It’s never been easy to make a living as a musician. But there was always a dream: to become a star on the strength of your talent and your music. The Internet is a rude sandman, however, and today that dream is a lot more convoluted.
No longer can a would-be rock star follow the once-accepted checklist: (1) sign with a big label, (2) get a hit, (3) buy mansions and cars. The number of ways a musician can make money is now varied. The question, for many musicians still trying to make a go of it in the industry, is whether those many sources can add up to something sustainable. read more
“Advancing the Creative Economy” was the theme of the Copyright Clearance Center’s OnCopyright 2012 conference on March 30, and an important first order of business seemed to be defining what, exactly, a creative economy is. For many, it became a matter of semantics: “piracy” and “stealing” vs. “infringement,” “individual” vs. “commercial,” “intellectual property” vs. “creative greater good,” and “copyright” vs. “licensing.” The philosophical implications of these words clearly depended on what roles panelists played in the creative economy, as did the preference as to whether copyright ambiguities be better defined, or remain vague and fungible… read more
Universal Music Group’s pending $1.9 billion bid for the recorded-music business of EMI Group has some rival record labels, consumer groups and artists singing the blues in the nation’s capital.
The consolidation of musical talent under one corporate roof — Lady Gaga and Katy Perry would be represented, along with the Beatles, the Rolling Stones and other artists — would give the company control of more than 43 percent of the American recorded music pie…
…Criticisms of the deal also strike a chord with musicians. read more
There’s a fascinating report from the Future of Music Coalition called Artist Revenue Streams (ARS), which they describe as “a multi-stage research project to assess whether and how musicians’ revenue streams are changing in this new music landscape.” They recently released an installment which focuses on an orchestra musician’s income/expense structure during the period 2000-2011 and the results are intriguing.[…]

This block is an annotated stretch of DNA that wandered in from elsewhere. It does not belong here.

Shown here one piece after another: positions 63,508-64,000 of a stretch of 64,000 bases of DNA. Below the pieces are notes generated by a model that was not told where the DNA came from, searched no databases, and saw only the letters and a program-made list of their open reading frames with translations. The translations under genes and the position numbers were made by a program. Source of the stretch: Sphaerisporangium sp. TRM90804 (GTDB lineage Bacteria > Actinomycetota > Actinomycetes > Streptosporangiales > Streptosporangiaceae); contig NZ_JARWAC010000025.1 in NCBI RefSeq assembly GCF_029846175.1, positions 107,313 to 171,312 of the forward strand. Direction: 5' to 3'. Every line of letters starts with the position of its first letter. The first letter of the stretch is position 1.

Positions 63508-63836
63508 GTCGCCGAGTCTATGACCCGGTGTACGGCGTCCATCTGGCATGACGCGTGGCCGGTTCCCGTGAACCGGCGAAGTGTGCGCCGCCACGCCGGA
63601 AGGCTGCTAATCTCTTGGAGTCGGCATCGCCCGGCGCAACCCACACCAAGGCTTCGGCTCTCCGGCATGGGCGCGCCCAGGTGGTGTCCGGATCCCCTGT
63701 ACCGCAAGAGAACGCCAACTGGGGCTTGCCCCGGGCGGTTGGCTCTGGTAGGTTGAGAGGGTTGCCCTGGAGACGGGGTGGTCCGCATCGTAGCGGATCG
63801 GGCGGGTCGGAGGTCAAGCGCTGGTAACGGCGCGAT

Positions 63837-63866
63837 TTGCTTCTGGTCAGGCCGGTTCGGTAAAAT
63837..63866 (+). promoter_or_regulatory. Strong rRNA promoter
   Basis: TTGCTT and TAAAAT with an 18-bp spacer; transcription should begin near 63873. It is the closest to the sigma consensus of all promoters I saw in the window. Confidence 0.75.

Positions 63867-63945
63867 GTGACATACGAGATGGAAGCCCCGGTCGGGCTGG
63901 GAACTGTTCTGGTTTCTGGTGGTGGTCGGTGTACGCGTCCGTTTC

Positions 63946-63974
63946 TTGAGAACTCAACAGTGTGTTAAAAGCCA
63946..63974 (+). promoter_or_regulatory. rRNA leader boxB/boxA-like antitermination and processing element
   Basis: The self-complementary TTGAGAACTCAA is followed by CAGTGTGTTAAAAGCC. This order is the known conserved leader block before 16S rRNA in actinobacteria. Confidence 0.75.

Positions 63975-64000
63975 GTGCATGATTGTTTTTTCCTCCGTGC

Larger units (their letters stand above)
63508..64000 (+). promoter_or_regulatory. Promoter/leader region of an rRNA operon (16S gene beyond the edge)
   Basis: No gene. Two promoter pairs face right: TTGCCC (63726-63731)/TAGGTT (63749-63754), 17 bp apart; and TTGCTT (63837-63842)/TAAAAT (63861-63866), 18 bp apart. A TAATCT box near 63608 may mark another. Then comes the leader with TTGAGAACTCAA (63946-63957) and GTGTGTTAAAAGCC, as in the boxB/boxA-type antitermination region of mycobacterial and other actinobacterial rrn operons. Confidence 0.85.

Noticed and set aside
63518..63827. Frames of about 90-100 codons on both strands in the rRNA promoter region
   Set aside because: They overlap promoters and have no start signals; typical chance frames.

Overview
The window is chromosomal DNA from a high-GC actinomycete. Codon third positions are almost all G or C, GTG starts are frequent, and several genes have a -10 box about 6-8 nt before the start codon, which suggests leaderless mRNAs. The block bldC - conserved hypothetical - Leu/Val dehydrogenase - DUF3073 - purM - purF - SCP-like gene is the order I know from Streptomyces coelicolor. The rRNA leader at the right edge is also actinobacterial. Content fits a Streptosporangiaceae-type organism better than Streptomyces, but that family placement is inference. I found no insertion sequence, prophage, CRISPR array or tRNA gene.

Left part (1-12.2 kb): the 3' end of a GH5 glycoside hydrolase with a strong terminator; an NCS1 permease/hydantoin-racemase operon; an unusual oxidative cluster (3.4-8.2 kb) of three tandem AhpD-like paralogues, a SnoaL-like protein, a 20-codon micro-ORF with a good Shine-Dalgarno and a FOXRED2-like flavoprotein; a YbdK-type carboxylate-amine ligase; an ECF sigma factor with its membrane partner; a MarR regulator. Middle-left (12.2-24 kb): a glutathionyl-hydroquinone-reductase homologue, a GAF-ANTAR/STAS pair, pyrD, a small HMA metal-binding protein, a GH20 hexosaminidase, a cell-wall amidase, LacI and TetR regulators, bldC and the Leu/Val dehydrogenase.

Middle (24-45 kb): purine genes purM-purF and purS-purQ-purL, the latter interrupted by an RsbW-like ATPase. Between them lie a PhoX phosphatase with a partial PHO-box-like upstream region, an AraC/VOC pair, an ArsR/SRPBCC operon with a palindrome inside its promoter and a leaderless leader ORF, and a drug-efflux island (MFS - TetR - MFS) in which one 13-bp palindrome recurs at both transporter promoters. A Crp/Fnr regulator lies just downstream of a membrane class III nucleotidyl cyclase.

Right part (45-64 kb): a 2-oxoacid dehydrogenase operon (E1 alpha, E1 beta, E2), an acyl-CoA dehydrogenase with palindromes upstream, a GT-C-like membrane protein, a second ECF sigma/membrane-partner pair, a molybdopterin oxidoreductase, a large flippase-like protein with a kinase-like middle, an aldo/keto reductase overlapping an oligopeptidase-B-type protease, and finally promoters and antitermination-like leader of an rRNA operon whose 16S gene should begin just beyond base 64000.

Future of Music Coalition has released the next data set from its groundbreaking Artist Revenue Streams research project: five financial case study profiles that provide rich, verifiable information about how certain musician types are making a living…
I talked with Jean Cook last October after hearing her speak on WNYC’s SoundCheck, hosted by John Schaefer. They discussed her work researching artist revenue streams with the Future of Music Coalition. While most information widely available on making money as a musician largely focuses on or caters to indie rock bands, this discussion intrigued me because it seemed to embrace all professional and semi-professional musicians, regardless of genre or style. So I contacted Jean Cook to ask her a few more questions about it and her other musical activities. read more
We’ve told you a little bit about the cash flow of orchestras, but If you’re not a fan of classical music, Future of Music Coalition has just released some data that might be a little more relevant to you…
We’ve told you a little bit about the cash flow of orchestras, but If you’re not a fan of classical music, Future of Music Coalition has just released some data that might be a little more relevant to you.
The Future of Music Coalition has been working on a long-term project that goes beyond personal anecdote and uses tax returns and other information to better understand where money in the music business goes, including how much goes to musicians.
The Artist Revenue Streams project examines how musicians’ revenue streams are changing, and why…
Future of Music Coalition has released the next data set from its groundbreaking Artist Revenue Streams research project: five financial case study profiles that provide rich, verifiable information about how certain musician types are making a living. […]